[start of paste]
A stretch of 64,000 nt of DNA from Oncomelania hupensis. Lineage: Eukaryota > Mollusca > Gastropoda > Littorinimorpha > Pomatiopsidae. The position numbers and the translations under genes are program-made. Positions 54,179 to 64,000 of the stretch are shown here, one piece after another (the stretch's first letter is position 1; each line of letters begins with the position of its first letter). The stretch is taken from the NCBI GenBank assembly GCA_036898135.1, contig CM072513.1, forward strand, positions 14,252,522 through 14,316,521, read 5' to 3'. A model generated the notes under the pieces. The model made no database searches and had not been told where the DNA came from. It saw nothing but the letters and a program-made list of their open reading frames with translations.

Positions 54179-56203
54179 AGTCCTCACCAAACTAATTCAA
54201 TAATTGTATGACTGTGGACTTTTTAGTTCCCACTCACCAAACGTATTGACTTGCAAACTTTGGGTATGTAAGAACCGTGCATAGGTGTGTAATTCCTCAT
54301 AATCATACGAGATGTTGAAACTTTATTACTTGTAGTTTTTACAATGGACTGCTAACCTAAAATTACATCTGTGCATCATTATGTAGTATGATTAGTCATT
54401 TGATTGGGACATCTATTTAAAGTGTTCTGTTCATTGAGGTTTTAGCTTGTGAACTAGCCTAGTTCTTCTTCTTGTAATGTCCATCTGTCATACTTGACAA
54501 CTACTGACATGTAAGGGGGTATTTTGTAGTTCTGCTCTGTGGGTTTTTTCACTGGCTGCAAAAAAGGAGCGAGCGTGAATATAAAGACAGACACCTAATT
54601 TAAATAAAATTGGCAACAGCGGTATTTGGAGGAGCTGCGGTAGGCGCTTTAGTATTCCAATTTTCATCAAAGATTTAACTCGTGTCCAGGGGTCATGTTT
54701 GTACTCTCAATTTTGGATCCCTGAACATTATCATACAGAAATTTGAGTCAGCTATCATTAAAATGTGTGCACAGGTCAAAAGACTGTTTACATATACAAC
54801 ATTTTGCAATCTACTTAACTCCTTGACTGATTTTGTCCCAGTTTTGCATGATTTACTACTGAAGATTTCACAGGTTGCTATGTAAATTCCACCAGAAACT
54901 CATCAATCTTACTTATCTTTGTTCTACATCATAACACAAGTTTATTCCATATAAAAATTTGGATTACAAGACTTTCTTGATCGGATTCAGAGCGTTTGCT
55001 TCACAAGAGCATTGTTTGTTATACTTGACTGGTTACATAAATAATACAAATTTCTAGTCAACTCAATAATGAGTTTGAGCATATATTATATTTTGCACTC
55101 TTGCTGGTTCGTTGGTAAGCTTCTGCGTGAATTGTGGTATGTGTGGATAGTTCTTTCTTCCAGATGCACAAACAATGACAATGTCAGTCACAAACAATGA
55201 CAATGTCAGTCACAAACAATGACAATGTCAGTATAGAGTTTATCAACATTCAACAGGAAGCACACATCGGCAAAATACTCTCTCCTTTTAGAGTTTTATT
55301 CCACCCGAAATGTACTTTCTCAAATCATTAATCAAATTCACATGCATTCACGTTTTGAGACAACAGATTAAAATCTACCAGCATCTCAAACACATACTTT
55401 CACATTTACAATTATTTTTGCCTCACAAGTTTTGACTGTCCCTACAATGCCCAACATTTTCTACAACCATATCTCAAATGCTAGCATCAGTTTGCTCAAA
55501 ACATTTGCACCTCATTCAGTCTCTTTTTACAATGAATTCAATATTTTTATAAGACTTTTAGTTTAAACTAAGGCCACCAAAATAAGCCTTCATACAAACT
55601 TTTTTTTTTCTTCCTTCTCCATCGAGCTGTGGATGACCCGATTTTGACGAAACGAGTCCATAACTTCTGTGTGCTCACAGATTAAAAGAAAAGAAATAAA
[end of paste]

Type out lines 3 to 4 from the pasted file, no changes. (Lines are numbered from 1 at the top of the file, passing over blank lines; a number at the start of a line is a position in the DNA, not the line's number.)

54179 AGTCCTCACCAAACTAATTCAA
54201 TAATTGTATGACTGTGGACTTTTTAGTTCCCACTCACCAAACGTATTGACTTGCAAACTTTGGGTATGTAAGAACCGTGCATAGGTGTGTAATTCCTCAT